Friday, June 20, 2008
TiZA, named for the Muslim general who conquered Spain in the eighth century (although the Academy's website describes him only as an activist, leader, explorer, teacher, administrator and peacemaker), opened in 2003. In the intervening years, TiZA has thrived. Its example inspired the founding of the Ben Gamla Charter School, named after a Jewish high priest in the first century who encouraged education (according to the AP). It opened in August 2007.
TiZA is housed in the same complex as the Muslim American Society of Minnesota (MAS-MN), an organization identified by the Chicago Tribune in 2004 as belonging to the Muslim Brotherhood, and its executive director is an imam. MAS-MN certainly has a political profile; in 2006 it was a proponent of a fatwa telling taxi drivers not to accept travelers at the Minneapolis-St. Paul International Airport who were carrying duty-free alcohol. See here.
The Ben Gamla school, like TiZA, offers religiously mandated food in the cafeteria, and its executive director is an orthodox rabbi. Reports of terrorist connections have yet to surface.
As this Wall Street Journal article says (thanks to Campus Watch), these and other charter schools are probing the limits of what publicly funded schools can do. That is a legitimate issue that needs to be addressed in the context of American tradition and experience. But there is another issue: whether what a school is teaching supports or undermines the American system. We won't be able to answer that question until we decide what the limits are to such behavior in general.
These improved ties aim to bring the Israeli economy and society closer to European norms and standards, and increase the competitiveness of Israeli companies in the European market. Given the powerful pro-Palestinian tilt of European media and elites, this is a welcome development. (I got this info from an article by Herb Keinon in the Jerusalem Post.)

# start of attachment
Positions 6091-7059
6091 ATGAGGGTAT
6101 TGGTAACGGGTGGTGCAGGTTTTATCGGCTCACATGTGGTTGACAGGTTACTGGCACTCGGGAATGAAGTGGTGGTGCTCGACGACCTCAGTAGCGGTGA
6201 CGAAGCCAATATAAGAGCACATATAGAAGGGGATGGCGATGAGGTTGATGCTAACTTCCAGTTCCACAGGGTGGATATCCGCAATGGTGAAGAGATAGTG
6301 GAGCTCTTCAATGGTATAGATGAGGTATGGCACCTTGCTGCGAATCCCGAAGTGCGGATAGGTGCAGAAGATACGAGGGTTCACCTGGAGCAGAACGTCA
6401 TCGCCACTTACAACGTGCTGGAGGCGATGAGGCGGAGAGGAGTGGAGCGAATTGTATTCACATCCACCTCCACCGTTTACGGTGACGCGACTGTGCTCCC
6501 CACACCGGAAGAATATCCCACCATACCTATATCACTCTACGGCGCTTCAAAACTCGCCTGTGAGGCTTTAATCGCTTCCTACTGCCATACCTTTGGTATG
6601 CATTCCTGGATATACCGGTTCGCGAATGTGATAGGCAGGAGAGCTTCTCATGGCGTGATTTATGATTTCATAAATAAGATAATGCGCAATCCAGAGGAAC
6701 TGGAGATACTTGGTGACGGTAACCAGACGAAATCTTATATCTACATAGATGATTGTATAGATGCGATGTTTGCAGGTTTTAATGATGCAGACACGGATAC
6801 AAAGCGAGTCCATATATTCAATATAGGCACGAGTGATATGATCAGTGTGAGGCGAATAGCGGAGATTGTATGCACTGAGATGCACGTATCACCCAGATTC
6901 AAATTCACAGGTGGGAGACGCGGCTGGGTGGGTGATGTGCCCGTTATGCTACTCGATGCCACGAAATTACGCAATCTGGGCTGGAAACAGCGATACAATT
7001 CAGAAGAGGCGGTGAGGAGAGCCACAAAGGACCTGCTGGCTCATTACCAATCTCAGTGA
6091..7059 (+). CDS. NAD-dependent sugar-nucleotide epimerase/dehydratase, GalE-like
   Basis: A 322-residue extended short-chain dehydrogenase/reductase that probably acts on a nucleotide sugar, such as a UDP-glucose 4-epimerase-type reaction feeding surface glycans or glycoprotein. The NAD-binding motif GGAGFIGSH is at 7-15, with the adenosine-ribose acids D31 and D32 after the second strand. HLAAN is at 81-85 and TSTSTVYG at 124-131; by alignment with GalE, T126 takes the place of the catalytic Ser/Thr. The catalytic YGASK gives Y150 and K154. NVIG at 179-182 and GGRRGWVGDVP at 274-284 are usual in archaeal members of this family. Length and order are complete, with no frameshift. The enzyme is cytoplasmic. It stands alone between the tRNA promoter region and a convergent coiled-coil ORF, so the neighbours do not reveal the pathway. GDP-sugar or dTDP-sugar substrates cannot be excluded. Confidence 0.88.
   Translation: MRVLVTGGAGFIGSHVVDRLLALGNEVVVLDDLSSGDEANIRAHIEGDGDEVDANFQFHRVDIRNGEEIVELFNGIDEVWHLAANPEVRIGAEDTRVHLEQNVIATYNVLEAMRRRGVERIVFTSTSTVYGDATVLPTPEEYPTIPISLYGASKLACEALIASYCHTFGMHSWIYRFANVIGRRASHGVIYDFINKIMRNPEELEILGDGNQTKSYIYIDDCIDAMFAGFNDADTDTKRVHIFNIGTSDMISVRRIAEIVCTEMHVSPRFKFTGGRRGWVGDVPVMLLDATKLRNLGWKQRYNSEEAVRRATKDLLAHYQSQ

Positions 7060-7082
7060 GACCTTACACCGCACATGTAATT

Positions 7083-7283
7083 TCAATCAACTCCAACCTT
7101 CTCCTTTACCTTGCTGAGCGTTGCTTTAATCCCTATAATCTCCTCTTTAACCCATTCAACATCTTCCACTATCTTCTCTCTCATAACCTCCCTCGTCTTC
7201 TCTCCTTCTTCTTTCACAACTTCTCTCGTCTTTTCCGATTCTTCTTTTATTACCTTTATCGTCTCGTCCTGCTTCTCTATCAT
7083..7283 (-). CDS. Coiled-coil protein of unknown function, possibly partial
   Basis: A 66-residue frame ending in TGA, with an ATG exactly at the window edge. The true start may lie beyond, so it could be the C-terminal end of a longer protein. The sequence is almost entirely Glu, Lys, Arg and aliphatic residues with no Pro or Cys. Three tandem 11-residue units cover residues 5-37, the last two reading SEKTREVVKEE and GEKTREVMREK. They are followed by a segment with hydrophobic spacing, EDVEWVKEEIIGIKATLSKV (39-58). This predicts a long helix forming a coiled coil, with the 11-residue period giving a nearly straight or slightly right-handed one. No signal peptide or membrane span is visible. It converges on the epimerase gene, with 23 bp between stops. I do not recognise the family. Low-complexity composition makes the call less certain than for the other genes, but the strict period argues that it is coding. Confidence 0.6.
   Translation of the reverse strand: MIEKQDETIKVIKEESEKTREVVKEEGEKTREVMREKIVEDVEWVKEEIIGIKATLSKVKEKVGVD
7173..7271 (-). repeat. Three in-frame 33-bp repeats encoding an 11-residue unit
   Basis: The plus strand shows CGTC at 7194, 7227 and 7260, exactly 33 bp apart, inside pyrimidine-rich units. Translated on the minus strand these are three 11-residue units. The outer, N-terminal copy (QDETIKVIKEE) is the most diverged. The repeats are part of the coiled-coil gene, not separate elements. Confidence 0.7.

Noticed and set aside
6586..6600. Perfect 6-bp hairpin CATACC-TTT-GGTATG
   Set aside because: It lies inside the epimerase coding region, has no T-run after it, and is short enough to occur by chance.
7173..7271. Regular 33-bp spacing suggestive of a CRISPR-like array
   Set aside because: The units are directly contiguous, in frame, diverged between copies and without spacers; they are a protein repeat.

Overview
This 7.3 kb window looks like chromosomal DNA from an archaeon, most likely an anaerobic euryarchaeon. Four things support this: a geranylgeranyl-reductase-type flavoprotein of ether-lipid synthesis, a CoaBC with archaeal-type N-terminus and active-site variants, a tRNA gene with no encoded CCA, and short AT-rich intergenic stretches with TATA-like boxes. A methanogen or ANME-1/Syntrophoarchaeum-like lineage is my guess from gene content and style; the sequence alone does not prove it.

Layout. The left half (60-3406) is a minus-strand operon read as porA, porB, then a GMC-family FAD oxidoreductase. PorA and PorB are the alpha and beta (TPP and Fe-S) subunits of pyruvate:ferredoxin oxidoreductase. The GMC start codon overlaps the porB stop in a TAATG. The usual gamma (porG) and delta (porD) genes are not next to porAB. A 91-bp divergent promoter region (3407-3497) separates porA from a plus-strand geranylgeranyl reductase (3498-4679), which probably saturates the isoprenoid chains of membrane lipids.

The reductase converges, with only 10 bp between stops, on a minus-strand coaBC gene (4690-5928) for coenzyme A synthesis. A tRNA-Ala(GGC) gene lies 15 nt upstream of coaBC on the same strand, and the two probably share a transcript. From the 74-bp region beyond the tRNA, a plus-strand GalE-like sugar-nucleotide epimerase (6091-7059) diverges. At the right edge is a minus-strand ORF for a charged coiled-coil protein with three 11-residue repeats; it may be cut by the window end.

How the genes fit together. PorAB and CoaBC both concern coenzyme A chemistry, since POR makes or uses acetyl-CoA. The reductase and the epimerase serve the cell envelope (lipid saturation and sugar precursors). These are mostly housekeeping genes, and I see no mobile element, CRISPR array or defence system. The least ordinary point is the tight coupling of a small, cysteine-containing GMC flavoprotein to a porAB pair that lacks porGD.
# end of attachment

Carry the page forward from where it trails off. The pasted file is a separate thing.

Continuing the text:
Dalrymple expects that the European political elite will not let the Irish vote come in the way of progress. (When the Irish voted against the previous Treaty of Nice, they were told to vote again until they got it right. They did.) He warns, however, that if the elite continues to ignore the wishes of the electorate, "tensions and frustrations in Europe have a history of expressing themselves in nasty ways."
Iranian youth is quite critical of the regime, but as Institute researcher Shayan Arya points out, if even 100,000 are indoctrinated, they represent a big problem for the West. See this webpage for further details (thanks to the Hudson Institute's News & Review).
These similarities include: a one-party state, militarization of the country, brainwashing, the falsification of history, exaltation of the race, a Manichean vision of the world, a tendency to claim victimhood, constant assertions of a conspiracy against the nation, racism and anti-Semitism, glorification of the supreme leaders, etc. If Islamists come to power, things will get even worse. Says one of Sansal's protagonists, "When I see what the Islamists do here and elsewhere, I say to myself that if they ever come to power, they'll outdo the Nazis." Needless to say, Sansal expects his book to be banned in Algeria. For more details, see the translation by John Rosenthal of an interview with Sansal that appeared in the Le Nouvel Observateur.
Monday, June 16, 2008
The Islamic Saudi Academy, as its name suggests, is run by the Saudi government. The Saudi ambassador in Washington serves as chairman of its board and it operates on two properties, one of which is owned, the other leased, by the Saudi Embassy. This official connection brought it within the purview of the U.S. Commission on International Religious Freedom (USCIRF), which for years now has sought to obtain copies of textbooks in use at the Academy to see if they promote intolerance and hatred. The Academy had previously come to the attention of the general public when its 1999 valedictorian, Ahmed Omar Abu Ali, was convicted of terrorism and attempting to assassinate President Bush.
The Saudis reportedly gave copies of the textbooks to the State Department, which has so far not given them to USCIRF. From other sources, however, USCIRF obtained copies of a number of textbooks. Its latest press release cites passages which state, for example, that it is permissible for a Muslim to kill an apostate, adulterer, or simply someone defined as a 'polytheist' (Shia and Sufi Muslims, Christians, Jews, Hindus or Buddhists).